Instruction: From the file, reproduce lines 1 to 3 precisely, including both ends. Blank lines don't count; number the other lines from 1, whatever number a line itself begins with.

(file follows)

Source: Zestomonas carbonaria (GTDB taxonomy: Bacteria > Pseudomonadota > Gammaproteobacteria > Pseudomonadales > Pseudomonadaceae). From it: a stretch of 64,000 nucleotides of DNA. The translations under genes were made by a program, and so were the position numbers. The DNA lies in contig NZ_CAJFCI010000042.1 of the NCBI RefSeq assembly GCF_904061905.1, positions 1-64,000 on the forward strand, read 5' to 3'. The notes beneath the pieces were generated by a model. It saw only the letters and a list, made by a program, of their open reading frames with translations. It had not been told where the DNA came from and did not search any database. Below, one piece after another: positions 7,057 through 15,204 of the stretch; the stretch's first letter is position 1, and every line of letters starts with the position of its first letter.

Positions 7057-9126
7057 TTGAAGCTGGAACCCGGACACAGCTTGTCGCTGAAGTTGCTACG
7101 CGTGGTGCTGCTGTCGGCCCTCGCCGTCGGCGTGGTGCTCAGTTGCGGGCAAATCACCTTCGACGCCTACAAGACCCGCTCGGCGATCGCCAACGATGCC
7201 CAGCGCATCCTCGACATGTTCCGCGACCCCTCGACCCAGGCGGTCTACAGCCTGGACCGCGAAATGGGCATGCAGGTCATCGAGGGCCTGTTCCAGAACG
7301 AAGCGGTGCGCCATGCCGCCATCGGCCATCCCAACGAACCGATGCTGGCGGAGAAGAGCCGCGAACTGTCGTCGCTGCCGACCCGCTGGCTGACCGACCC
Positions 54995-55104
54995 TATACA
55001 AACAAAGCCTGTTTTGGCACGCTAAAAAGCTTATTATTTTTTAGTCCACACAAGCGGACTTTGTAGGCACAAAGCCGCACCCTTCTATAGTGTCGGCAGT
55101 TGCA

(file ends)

Source: Zestomonas carbonaria (GTDB taxonomy: Bacteria > Pseudomonadota > Gammaproteobacteria > Pseudomonadales > Pseudomonadaceae). From it: a stretch of 64,000 nucleotides of DNA. The translations under genes were made by a program, and so were the position numbers. The DNA lies in contig NZ_CAJFCI010000042.1 of the NCBI RefSeq assembly GCF_904061905.1, positions 1-64,000 on the forward strand, read 5' to 3'. The notes beneath the pieces were generated by a model. It saw only the letters and a list, made by a program, of their open reading frames with translations. It had not been told where the DNA came from and did not search any database. Below, one piece after another: positions 7,057 through 15,204 of the stretch; the stretch's first letter is position 1, and every line of letters starts with the position of its first letter.

Positions 7057-9126
7057 TTGAAGCTGGAACCCGGACACAGCTTGTCGCTGAAGTTGCTACG